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Year : 2012  |  Volume : 28  |  Issue : 2  |  Page : 158
 

New paradigms of urinary tract infection


Medical Microbiology, Postgraduate Institute of Medical Education & Research, Sector-12, Chandigarh, India

Date of Web Publication13-Jul-2012

Correspondence Address:
Manisha Biswal
Assistant Professor, Medical Microbiology, Postgraduate Institute of Medical Education & Research, Sector-12, Chandigarh
India
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Source of Support: None, Conflict of Interest: None


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How to cite this article:
Biswal M. New paradigms of urinary tract infection. Indian J Urol 2012;28:158

How to cite this URL:
Biswal M. New paradigms of urinary tract infection. Indian J Urol [serial online] 2012 [cited 2019 Oct 16];28:158. Available from: http://www.indianjurol.com/text.asp?2012/28/2/158/98456


A growing number of studies indicate that many recurrent urinary tract infections (UTIs) may in effect be relapses caused by the resurgence of intracellular bacterial reservoirs that can persist for many weeks to months within the urothelium. In the recent years, the ability of uropathogenic  Escherichia More Details coli (UPEC) to form both extra- and intracellular biofilm-like communities within the bladder has been proven beyond doubt. Bacteria in biofilms offer high resistance to the action of antibiotics compared to bacteria in planktonic stage. UPEC also persist inside host urothelial cells in a more quiescent state, sequestered within late endosomal compartments. This property, in addition, renders them to antibiotics that primarily target actively replicating bacterial cells.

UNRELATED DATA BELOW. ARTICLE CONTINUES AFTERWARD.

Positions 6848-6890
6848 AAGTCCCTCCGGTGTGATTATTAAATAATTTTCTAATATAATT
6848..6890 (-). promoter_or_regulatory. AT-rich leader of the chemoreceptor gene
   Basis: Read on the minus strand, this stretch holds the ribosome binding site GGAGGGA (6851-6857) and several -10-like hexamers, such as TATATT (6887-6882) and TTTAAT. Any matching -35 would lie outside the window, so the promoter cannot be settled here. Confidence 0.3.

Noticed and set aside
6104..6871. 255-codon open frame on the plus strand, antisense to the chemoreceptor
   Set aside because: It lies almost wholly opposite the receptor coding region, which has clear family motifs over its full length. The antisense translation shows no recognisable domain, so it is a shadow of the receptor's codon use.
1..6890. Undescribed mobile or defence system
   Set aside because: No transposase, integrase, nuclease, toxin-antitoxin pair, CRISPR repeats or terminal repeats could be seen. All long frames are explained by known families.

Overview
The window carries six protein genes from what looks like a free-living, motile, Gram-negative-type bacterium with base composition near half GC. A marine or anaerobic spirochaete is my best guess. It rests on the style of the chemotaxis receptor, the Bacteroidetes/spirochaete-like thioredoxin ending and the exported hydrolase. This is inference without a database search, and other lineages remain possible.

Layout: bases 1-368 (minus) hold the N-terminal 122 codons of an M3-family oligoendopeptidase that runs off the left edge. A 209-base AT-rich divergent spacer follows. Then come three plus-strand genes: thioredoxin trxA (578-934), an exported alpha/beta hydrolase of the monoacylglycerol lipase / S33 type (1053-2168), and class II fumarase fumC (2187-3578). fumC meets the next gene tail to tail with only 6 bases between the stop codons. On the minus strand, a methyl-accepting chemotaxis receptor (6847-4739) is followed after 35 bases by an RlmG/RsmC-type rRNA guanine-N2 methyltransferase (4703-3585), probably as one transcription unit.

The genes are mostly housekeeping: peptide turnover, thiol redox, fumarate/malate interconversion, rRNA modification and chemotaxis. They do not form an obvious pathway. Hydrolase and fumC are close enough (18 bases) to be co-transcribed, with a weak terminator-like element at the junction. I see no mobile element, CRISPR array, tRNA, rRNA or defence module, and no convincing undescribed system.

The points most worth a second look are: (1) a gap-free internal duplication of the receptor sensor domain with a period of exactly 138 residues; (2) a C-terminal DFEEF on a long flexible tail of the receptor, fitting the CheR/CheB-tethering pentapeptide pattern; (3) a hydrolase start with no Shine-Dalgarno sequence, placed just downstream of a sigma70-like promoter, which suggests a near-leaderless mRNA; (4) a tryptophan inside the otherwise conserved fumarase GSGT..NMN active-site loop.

Under experimental conditions bladder cell-culture assays, only a few antibiotics, including nitrofurantoin and the fluoroquinolones ciprofloxacin and sparfloxacin, have been shown to be able to eliminate intracellular bacteria. Such findings have received corroborative evidence in mice UTI model systems in which although these antibiotics reached concentrations in the urine specimens that far exceeded minimal inhibitory doses, UPEC reservoirs in bladder tissues were not effectively eradicated. The persistence of UPEC within the bladder is probably a result of a combination of biofilm formation, entry of UPEC into a quiescent or semiquiescent state within host cells, as well as the stalwart permeability barrier function associated with the bladder urothelium. These and related observations indicated that recurrent UTIs in many individuals, including those who receive antibiotic treatments, may in actuality be relapses caused by the resurgence of UPEC from intracellular bacterial reservoirs. Epidemiological studies lend credence to this possibility, demonstrating that the bacteria responsible for recurrent UTIs are identical to the microbes that caused the initial acute infections in a significant proportion of patients. In light of these findings, it has been suggested that more penetrant antibiotics might better eliminate UPEC reservoirs from the bladder and consequently reduce the incidence of chronic and recurrent UTIs. The authors of the paper entitled "New Paradigms of Urinary Tract Infections: Implications for Patient Management" have reviewed the new insights into the mechanism and role of UPEC in UTI and the implications of therapy thereof.




 

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